There’s a risk in going too fast.
I’m reminded of the time a group of friends invited me to an afternoon of road racing at a Le Mans style race track. A buddy and I were handed the keys to Corvettes, Lamborghinis, and other high performance cars and given just one instruction: “Have fun.” The track had S-turns, hair pin curves, and straightaways where you could reach speeds in excess of 125 miles per hour if you were daring enough. It was exhilarating!
But there was one moment that shot fear through my body and made it hard to breathe for a split second. I came out of one of the curves a little loose and felt the back end of the car fish tail. It wasn’t much, I’m sure, but it doesn’t take much to scare a guy who’s usually behind the wheel of a minivan driving his kids to school.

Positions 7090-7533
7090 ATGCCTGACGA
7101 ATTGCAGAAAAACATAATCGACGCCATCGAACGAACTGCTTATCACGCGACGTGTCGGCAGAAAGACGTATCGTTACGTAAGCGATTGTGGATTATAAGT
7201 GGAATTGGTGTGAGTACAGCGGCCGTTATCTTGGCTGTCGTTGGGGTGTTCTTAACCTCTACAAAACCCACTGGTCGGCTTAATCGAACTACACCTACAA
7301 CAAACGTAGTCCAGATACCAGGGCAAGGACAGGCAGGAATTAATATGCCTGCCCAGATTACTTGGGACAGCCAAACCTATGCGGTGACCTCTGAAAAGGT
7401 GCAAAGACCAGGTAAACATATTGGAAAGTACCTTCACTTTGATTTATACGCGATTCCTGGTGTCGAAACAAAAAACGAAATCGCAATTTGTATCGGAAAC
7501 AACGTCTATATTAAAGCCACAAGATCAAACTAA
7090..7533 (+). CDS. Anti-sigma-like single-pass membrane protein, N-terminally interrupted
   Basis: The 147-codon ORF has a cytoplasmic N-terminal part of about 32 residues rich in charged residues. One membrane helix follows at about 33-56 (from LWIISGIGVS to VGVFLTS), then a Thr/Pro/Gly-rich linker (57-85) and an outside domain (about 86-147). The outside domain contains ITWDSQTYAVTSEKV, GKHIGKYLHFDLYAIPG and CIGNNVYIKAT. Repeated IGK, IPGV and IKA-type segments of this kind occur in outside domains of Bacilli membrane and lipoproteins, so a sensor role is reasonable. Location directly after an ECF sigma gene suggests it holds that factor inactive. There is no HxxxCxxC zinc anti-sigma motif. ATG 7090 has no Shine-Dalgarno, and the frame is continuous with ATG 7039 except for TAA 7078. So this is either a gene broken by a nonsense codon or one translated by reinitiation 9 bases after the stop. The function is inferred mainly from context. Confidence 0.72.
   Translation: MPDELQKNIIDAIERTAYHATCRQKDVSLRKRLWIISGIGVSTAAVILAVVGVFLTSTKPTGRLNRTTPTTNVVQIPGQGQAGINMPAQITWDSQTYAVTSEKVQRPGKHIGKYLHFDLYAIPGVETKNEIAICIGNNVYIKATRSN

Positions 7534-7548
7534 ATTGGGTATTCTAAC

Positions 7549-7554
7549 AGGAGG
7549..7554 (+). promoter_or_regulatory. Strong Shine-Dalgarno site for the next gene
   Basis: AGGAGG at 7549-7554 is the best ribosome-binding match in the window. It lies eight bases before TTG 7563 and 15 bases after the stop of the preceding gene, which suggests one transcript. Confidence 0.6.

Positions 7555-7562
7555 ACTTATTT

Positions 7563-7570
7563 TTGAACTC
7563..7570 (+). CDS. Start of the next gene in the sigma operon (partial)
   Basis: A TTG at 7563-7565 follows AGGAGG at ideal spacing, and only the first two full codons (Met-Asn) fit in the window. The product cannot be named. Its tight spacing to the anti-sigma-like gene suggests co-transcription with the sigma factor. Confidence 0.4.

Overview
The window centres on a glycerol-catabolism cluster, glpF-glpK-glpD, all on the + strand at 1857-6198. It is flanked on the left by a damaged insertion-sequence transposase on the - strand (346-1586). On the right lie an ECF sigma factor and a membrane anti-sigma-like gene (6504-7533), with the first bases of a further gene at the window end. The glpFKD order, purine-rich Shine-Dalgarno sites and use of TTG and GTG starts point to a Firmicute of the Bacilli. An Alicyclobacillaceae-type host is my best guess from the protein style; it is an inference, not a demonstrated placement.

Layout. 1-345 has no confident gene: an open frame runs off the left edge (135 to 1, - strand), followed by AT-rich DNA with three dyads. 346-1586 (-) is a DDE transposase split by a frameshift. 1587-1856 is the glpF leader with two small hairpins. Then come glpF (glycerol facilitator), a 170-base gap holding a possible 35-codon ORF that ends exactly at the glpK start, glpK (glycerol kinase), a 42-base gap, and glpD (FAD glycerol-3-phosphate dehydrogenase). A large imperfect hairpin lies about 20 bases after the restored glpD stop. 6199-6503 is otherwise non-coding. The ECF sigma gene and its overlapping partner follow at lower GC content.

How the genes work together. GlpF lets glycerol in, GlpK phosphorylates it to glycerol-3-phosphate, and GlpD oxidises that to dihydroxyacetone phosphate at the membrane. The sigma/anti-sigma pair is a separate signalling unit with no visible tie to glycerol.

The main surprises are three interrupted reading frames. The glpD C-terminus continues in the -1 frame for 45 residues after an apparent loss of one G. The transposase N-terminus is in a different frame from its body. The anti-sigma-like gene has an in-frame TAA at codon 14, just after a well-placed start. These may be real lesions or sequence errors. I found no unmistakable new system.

Intense experiences are a thrill … if you’re in control.
But what happens when you’re not in control? Some of you know what I’m talking about. You feel like a wave is crashing over you, sweeping you off of your feet and leaving you completely upside-down and bewildered. What then?
In the midst of circumstances you didn’t choose and you can’t control, is it possible to say, “I’m at peace. I have hope”? It’s not easy, but I think the guests on yesterday’s and today’s broadcasts can help you develop a game plan that works.
We’re talking with co-authors Kathy Lipp and Cheri Gregory, who offer practical help and hope to men and women who feel overwhelmed by job responsibilities, marriage and parenting challenges, and all the stuff of life that is beyond their ability to influence.
You’ll learn which of the four personalities for interpreting and handling stress most naturally suits you, and how it can guide your decision making. You’ll also learn why you sometimes just need to “get on the boat.” And you’ll learn how and when to say no. Finally, you’ll learn how to work together with your spouse to avoid overburdening each other.
If you’re overwhelmed, you can make a change. Bursts of speed can be exhilarating … for a time. We weren’t designed to live at that pace. We have to slow down enough that we can appreciate the real life happening right in front of us.